It’s no secret that aging gets no respect in our Western post-war culture. Over the past 50 years or so (since Pluto entered Leo) youth has been celebrated and anyone who couldn’t keep up was shunted aside. Without respect for the wisdom and history of our aging population, they became lonely and abandoned. My mother turns 80 this month, and she feels she has little to celebrate at having reached this advanced age. All she feels is the isolation and loneliness of her widowhood and the trauma at having lost her health. It saddens me that she feels there is nothing to look forward to, and it makes me hope that my own aging will encompass a different experience.
Angeles Arrien, in a wonderful book called The Second Half of Life, says:
The second half of life is the ultimate initiation. In it, we encounter those new, unexpected, unfamiliar and unknowable moments that remind us that we are a sacred mystery made manifest. If we truly understand what is required of us at this stage, we are blessed with an enormous opportunity to develop and embody wisdom and character. We enjoy limitless possibilities to restore, renew and heal ourselves.”
I have had the good fortune over the past few months to see clients who are in their seventies: several women and two men. It has been inspiring to see how people on a path of growth and soul evolution have resolved the complexes inherent in their birthcharts and have gained greater wisdom and depth of spirit. It’s been interesting to note the gender differences: the women have primarily come into their own power at this stage in life; they have become better integrated persons and have claimed the parts of themselves that earlier in their lives they may have surrendered to men.
For the two men in their 70s (men typically are less likely to visit astrologers, at any age) the process is different; having split off the more feminine aspects of themselves (the Moon and Venus) in their marriages and relationships, later in life they reclaim the goddess archetype within them. Either they forced through divorce and the loss of their female to do so, or they discover the goddess willingly and are able to celebrate the softer aspects of themselves. Witnessing the soul growth and personal evolution of these clients has been an inspiration in learning how they faced the challenges in their lives and transmuted these challenges into wisdom and tranquility.
Angeles Arrien maps the journey of the elder hero as the Eight Gates. Eight of course is the number of transformation; it’s the number of Pluto and Scorpio, and there are eight gates of energy in Tai Chi, eight gates of zen practice, eight gates to Paradise in Islam. The eight gates that we encounter at midlife are:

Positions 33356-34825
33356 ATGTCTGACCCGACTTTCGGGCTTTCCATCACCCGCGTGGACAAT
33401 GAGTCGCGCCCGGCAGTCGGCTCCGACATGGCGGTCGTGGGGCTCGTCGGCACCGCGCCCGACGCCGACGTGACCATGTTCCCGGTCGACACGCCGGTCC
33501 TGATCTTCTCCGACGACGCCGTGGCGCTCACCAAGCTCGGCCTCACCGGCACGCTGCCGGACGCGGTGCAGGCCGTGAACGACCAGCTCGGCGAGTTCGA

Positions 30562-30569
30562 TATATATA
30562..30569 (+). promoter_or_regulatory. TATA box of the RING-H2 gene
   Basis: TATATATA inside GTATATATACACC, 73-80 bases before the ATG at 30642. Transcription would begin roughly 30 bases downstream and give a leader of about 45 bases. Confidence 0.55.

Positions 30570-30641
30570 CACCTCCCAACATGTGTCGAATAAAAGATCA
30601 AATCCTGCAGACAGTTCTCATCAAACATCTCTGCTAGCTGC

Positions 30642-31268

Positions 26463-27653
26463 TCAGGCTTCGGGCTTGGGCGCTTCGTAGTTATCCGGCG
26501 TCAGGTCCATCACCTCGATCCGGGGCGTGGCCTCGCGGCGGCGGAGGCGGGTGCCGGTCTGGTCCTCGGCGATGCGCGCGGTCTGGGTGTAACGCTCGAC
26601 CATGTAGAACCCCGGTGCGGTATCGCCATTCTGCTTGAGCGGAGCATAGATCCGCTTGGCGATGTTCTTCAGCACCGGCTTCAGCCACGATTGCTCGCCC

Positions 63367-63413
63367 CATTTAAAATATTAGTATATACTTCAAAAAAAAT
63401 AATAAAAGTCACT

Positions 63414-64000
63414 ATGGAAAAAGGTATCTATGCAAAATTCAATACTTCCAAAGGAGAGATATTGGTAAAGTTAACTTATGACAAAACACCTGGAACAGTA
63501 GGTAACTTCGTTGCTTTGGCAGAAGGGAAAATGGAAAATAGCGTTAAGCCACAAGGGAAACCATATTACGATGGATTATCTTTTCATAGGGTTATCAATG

- The Silver Gate – at which we surrender our egos and accept the aging of body and mind.
- The White Picket Gate – requires us to detach from the roles we have played in the past that have constructed our identity.
- The Clay Gate – constantly changing, the clay gate reminds us that we are living in a body that requires care as well as pleasure.
- The Black and White Gate calls on us to engage in relationships with others, overcoming self-imposed isolation.
- The Rustic Gate – here we explore meaningful work, service and creativity and reassess our life’s callings.
- The Bone Gate – strips away any remnants of our false self and exposes the “bones of who we are.”
- The Natural Gate – where we come home to our natural rhythm and internal sanctuary. (Taurus)
- The Gold Gate – where we waken to our deepest core, letting go and trusting our own higher self.
(I have added this great book to the booklist in the left panel). In this approach, aging becomes an adventure to the unknown instead of something to be dreaded and feared.
In seven years (at the age of 87) my mother will reach her Pluto Opposition, the time when transiting Pluto opposes Pluto in her birthchart (at 15 degrees Cancer). Hers is the first generation to experience that transit; for earlier generations this would have occurred only after age 100. (Geeky astrological detail: This can only happen because Pluto’s orbit is so elliptical that it spends different lengths of time in different signs. Pluto was in Cancer for 25 years between 1914 and 1939, but in Scorpio for only 12 years (1983-1995)). Our elders now have the opportunity to experience a major transformation with this Pluto Opposition that has never before been seen, and this will be true for the next few generations as well.